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Grafting Chestnuts?
What timing and method for Chestnuts
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rivendell_pnw
4 Posts
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1
September 9, 2022 - 2:05 pm

Hey all,

 

Not really core to the forum, but does anyone have any experience grafting Chestnuts?  I want to know what methods worked for you and what timing.  I have a bunch of seedling chestnuts that are now 1 year in the ground and healthy (about 4-6 ft tall).  I was going to buy some chestnut scionwood to topwork them next spring, and I am assuming whip and tongue will work best, but it sounds like chestnuts may need warmer temps to get the graft to take?  I am experienced with apple and pear grafting, but my skill level is still fairly amateur.  

 

Thanks,

Morgan 

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John S
PDX OR
2549 Posts
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2
September 11, 2022 - 11:54 am

This topic is totally appropriate for the list.  Unfortunately, I don't have experience grafting chestnuts.  I have a limited suburban yard, so it doesn't really make sense for me to plant two enormous trees that would completely dominate my entire space.  I do believe that chestnuts will become a very important crop here in the PNW in the next few years, though, because the right varieties will grow very well here, with limited upkeep, and help to sequester carbon and cool the area.  I like chestnuts, and I think they can be an important food crop for the future as well.  Just not in my limited yard.

John S
PDX OR

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cmullin
Philomath, OR
58 Posts
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3
September 11, 2022 - 3:06 pm

This is not the PNW specific forum, but its defiantly about chestnut grafting, the photos are quite good. I am a member of growing fruit and recommend it as a supplement to this forum. The do have a PNW regional forum, but this was from the general category.

 

https://growingfruit.org/t/ben.....tnut/45049

 

Chris

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Rooney
Vancouver SW Washington
647 Posts
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4
September 13, 2022 - 10:46 pm

Morgan,

Mike Dolan of Onalaska WA shares good advice on how to graft chestnuts. His whole driveway and pasture is lined with his nut breeding projects and he's more of an expert with nuts of anyone I've ever met. He meets all the many challenges chestnuts face about timing and cultivar specifics in one well explained youtube.

Challenges that are listed are mainly bleeding, phenotype, and temperature as you said so listen to every word of it or you may be sorry. 

Mike sold me a chance 3-way interspecific hybrid exactly 30 years ago. Interspecifics are often infertile so in my case fertility happened for the first time ever this year. Such a delay won't be likely with known producers. In case Mike wants nuts it's not planted at my house because it's too large. It's at the Leiser street Shell station on Mill Plain blvd, Vancouver WA. The house to the south side of the mini-store there just to the east side of Leiser.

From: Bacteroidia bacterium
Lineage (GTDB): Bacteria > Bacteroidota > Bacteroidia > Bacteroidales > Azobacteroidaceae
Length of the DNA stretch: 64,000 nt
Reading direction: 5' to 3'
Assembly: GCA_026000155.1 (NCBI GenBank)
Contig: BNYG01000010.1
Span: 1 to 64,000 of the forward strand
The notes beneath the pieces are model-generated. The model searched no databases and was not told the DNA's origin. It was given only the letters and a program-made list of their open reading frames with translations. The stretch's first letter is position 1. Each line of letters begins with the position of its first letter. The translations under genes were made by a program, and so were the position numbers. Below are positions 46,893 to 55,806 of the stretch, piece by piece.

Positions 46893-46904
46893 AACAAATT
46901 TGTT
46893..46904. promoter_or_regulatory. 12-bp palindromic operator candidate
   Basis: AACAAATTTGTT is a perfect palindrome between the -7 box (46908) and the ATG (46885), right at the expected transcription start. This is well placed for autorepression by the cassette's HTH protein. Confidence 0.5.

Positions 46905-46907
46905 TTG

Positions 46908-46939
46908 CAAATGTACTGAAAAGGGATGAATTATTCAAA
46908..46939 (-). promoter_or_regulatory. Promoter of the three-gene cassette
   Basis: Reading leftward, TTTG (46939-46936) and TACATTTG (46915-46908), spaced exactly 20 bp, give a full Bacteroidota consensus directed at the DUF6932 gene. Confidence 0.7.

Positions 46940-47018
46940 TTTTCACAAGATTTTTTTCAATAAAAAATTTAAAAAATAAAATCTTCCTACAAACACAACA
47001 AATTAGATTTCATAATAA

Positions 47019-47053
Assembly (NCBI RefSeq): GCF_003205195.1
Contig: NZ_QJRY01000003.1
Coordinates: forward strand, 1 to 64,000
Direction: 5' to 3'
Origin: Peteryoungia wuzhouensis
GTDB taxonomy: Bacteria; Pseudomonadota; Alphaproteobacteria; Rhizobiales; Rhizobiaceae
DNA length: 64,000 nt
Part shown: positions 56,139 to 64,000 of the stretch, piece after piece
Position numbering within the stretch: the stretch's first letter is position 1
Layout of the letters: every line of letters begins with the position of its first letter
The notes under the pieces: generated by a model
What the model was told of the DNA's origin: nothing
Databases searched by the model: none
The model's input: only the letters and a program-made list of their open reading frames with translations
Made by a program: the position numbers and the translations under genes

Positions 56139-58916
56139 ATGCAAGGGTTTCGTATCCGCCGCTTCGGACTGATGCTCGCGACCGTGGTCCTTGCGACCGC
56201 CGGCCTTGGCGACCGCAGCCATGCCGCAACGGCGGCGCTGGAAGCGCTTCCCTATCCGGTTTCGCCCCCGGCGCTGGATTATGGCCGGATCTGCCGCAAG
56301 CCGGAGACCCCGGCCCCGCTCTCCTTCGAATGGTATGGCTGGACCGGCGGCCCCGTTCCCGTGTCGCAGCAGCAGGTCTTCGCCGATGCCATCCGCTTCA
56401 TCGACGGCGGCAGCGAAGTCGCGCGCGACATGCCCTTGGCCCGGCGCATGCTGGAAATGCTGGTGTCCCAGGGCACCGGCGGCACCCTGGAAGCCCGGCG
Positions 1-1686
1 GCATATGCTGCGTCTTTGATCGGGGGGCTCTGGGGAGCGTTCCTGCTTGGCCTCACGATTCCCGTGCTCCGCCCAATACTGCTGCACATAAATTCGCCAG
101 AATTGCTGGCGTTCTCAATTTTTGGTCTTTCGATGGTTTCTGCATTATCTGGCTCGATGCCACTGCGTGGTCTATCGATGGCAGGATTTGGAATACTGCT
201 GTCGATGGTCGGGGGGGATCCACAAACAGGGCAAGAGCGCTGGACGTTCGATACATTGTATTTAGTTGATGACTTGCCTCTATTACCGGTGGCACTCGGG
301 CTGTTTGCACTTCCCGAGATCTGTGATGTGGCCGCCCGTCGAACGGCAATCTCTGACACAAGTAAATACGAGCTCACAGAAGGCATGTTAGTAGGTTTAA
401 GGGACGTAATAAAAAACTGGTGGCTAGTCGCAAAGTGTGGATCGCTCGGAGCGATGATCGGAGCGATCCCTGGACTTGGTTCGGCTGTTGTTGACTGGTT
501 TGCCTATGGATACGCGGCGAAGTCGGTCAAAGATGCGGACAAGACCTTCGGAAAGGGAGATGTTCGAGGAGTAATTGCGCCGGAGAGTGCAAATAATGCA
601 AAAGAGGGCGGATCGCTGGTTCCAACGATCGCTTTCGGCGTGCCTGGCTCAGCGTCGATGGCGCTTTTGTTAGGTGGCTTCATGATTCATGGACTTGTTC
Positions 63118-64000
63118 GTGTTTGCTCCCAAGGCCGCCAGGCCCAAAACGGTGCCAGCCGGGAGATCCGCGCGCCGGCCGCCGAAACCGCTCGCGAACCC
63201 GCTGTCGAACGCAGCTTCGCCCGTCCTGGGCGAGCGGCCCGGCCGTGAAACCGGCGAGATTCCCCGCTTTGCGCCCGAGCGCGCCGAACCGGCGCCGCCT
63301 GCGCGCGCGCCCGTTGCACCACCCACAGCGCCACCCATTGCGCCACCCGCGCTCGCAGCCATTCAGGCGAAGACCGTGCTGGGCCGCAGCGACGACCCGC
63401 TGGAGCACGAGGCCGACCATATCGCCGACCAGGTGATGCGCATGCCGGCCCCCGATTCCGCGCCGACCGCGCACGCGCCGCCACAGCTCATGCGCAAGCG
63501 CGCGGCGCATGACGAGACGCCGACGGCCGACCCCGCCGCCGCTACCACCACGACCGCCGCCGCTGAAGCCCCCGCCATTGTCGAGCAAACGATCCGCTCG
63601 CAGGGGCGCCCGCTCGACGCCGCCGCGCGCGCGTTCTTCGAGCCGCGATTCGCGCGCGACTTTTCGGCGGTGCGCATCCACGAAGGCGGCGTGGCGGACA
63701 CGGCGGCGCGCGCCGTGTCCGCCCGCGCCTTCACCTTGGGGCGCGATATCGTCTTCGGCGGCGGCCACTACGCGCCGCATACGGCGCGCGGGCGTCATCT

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davem
301 Posts
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5
September 14, 2022 - 12:32 am

I have 5 seedling chestnuts from a variety of trees in this area.  I too am out of space so I am going to try to maintain them as large shrubs vs. let them become giant trees.  Two of them died this year, but I overplanted with the intention of thinning, so they did that for me.  All of them do seem somewhat stressed by the summer drought.  Not sure if they will grow out of that or not.  No big deal if they all die.  Although I think one may actually be an American chestnut which is a bit unusual.

Shelling and peeling the nuts has been a bit of a challenge for me.  I finally think I have a decent procedure.  But the different varieties make that process easier or harder.

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John S
PDX OR
2549 Posts
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6
September 14, 2022 - 8:27 pm

Dave M:

Which varieties are easier to shell?

John S
PDX OR

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davem
301 Posts
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7
September 15, 2022 - 3:30 pm

John S said
Which varieties are easier to shell?

Unfortunately I don't know the varieties.  The area where I work was apparently orchards many years ago, and there are quite a few nut and fruit trees in the undeveloped pockets.  I have collected chestnuts from all the trees and found that some are easier to process than others.

I would guess that varieties from a nursery would be easier to process.  Although I'm sure there are many factors to consider such as flavor, size, disease resistance, etc.

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Rooney
Vancouver SW Washington
647 Posts
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8
September 21, 2022 - 3:56 pm

Years ago I found an extra dwarf chestnut tree northbound of Andresen road and approaching Mill Plain blvd. It's my car, me and touching one small prickly fruit that developed. So there are a few nuts being produced for the first time this year. It's some kind of dwarf chestnut of another species that exhibit more differences in many respects such as timing of pollen, cluster size, and of course tree size. 

I am by no means an expert so I better just link to google for public reference to what I think this tree is -which I think is chinkapin.

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John S
PDX OR
2549 Posts
(Offline)
9
September 21, 2022 - 7:47 pm

Yes, chinkapin is a native plant.  We had one in my old neighborhood.  Not much to eat, but the pollinators love it.

JOhn S
PDX OR

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